Implementing Delirium Screening in the ICU

Secrets to Success

Nathan E. Brummel, MD, MSCI; Eduard E. Vasilevskis, MD, MPH; Jin Ho Han, MD, MSc; Leanne Boehm, MSN, RN, ACNS-BC; Brenda T. Pun, MSN, RN, ACNP; E. Wesley Ely, MD, MPH, FCCM


Crit Care Med. 2013;41(9):2196-2208. 

In This Article


The ICDSC is an eight-item checklist of delirium symptoms evaluated over an 8- to 24-hour period.[7] Patients are given one point for each symptom that manifests during the specified time frame (zero points if symptom did not manifest). The eight symptoms are: level of consciousness, inattention, disorientation, hallucinations/delusions/psychosis, psychomotor agitation or retardation, inappropriate speech or mood, sleep/wake cycle disturbances, and symptom fluctuation. A score greater than or equal to 4 indicates a positive ICDSC and the presence of delirium. Key symptoms of delirium can be part of a focused evaluation from the bedside clinician. For example, as the nurse introduces himself/herself to the patient and performs the clinical assessment, he/she also assesses for signs that may indicate the patient is inattentive, has disorganized thinking, psychomotor agitation/retardation, etc. Presence of any symptoms noted during an initial focused evaluation can immediately be scored on the ICDSC. The patient can subsequently be observed and scored for additional symptoms that manifest or fluctuate during the remainder of the specified time period. Without objective criteria, there could be variation in how symptoms are identified in intubated patients. Suggestions on how to assess delirium symptoms in this special population using the ICDSC are shown in Table 2.

Table 2.

Suggestions for Assessing Delirium With the Intensive Care Delirium Screening Checklist

Efficacy of Delirium Screening Tools in Adults

Two recent systematic reviews and meta-analyses reviewed the psychometric properties of both the CAM-ICU and ICDSC and the reader is referred to these for a broader discussion of these properties of these tools.[44,45] Briefly, the CAM-ICU's pooled sensitivity was 76% and 80%, respectively, and pooled specificity was 96% in both studies. The pooled sensitivity for the ICDSC was 74% and 80% and the pooled specificity was 75% and 82%. Furthermore, the CAM-ICU's reliability and validity have been evaluated against DSM reference raters in 12 studies totaling 1,179 ventilated and nonventilated adult patients[1,9,23,33,38,42,46–51] (Table 3). Three studies were performed in medical ICUs, two in surgical ICUs, six in mixed (medical and surgical) ICUs, and one in a neurologic ICU. Five studies (Table 3) have evaluated the ICDSC against DSM reference raters (7, 33, 46, 52, 53). All studies enrolled in mixed ICUs and included 465 patients, both ventilated and nonventilated.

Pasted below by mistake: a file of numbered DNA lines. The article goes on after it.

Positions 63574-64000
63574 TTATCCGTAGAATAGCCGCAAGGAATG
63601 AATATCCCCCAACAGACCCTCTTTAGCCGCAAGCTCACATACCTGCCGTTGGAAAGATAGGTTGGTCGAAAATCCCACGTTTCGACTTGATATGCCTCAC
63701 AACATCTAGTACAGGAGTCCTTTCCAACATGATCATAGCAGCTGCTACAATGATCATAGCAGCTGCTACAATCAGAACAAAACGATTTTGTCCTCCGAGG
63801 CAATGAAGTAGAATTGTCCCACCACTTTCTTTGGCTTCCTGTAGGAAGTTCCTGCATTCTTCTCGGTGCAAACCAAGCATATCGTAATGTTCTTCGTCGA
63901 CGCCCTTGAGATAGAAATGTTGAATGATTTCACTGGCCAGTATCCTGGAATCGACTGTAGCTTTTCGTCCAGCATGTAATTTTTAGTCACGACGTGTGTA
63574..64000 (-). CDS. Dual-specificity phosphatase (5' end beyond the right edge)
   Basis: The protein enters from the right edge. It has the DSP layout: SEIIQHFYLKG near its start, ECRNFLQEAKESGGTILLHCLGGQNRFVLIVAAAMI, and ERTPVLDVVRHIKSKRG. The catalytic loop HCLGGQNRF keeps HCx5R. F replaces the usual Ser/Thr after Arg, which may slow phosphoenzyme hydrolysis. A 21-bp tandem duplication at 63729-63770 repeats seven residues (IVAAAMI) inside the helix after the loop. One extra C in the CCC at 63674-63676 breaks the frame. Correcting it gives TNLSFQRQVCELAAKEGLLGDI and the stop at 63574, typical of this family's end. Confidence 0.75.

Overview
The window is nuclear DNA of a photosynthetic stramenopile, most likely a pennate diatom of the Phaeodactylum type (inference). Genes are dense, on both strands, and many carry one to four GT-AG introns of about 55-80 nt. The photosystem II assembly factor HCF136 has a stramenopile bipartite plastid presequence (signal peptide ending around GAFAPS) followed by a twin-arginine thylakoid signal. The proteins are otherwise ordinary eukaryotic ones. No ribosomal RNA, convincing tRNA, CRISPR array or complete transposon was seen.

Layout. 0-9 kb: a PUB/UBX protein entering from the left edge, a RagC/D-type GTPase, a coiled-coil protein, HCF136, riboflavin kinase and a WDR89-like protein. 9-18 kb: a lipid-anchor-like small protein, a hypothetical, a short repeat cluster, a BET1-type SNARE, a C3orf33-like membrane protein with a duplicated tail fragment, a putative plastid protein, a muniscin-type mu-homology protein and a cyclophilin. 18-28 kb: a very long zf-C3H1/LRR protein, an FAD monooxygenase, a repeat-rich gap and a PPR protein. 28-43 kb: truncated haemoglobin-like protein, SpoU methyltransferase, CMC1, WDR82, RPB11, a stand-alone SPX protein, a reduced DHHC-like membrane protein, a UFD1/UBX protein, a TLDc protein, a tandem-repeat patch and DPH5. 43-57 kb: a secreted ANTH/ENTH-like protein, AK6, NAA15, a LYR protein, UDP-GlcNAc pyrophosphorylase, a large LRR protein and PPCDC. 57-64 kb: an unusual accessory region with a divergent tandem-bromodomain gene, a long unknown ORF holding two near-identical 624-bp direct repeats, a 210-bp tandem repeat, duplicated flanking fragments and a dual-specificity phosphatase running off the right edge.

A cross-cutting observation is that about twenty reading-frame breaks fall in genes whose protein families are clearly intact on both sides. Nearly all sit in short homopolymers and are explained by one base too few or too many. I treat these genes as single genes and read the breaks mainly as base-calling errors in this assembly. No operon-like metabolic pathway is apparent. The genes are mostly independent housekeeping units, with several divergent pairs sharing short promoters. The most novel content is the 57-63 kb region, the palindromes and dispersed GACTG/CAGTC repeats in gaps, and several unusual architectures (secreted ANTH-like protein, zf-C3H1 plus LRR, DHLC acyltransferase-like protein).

Clinical Differences between the CAM-ICU and ICDSC

The CAM-ICU and the ICDSC demonstrate two major clinical differences: the duration over which symptoms are assessed and methods for identifying delirium symptoms.

Most CAM-ICU assessments can be completed in less than 1 minute.[9] The ICDSC gathers information over 8–24 hours (depending on how the teams decide to implement and collect data). Since delirium is characterized by a fluctuating course, the "spot" nature of the CAM-ICU may miss an episode of delirium if specific delirium symptoms are not found at the time of the assessment, and this is more likely to be an issue in populations with a low severity of illness. This limitation can be addressed by increasing assessment frequency (e.g., every 4–12 hr) and with changes in the patient's mental status. Conversely, the longer assessment period of the ICDSC may lead to increased false-positive screens for delirium if a patient exhibited signs of delirium in the last 24 hours, but currently exhibits no signs.

The second clinical difference is how each tool identifies delirium symptoms. The CAM-ICU uses specifically defined and validated measures requiring interaction with the patient to determine the presence or absence of each delirium feature, providing a reproducible measure. A potential disadvantage is that the diagnostic performance may be dependent on patient characteristics such as age, premorbid cognition, and severity of illness. Nevertheless, Ely et al[1] found the CAM-ICU's diagnostic performance was consistent across these subgroups. The ICDSC relies on observational methods to detect inattention, disorientation, hallucinations, presence of sleep, and inappropriate speech or mood.[7] Detection of these symptoms may be particularly difficult in nonverbal mechanically ventilated patients, yet the ICDSC allows subjective interpretation with those more difficult circumstances. For this reason, the ICDSC relies more on clinical experience. Although researchers have sought to operationalize specific definitions of the symptom descriptions in the ICDSC, they surmised that these definitions warrant further validation.[54–56]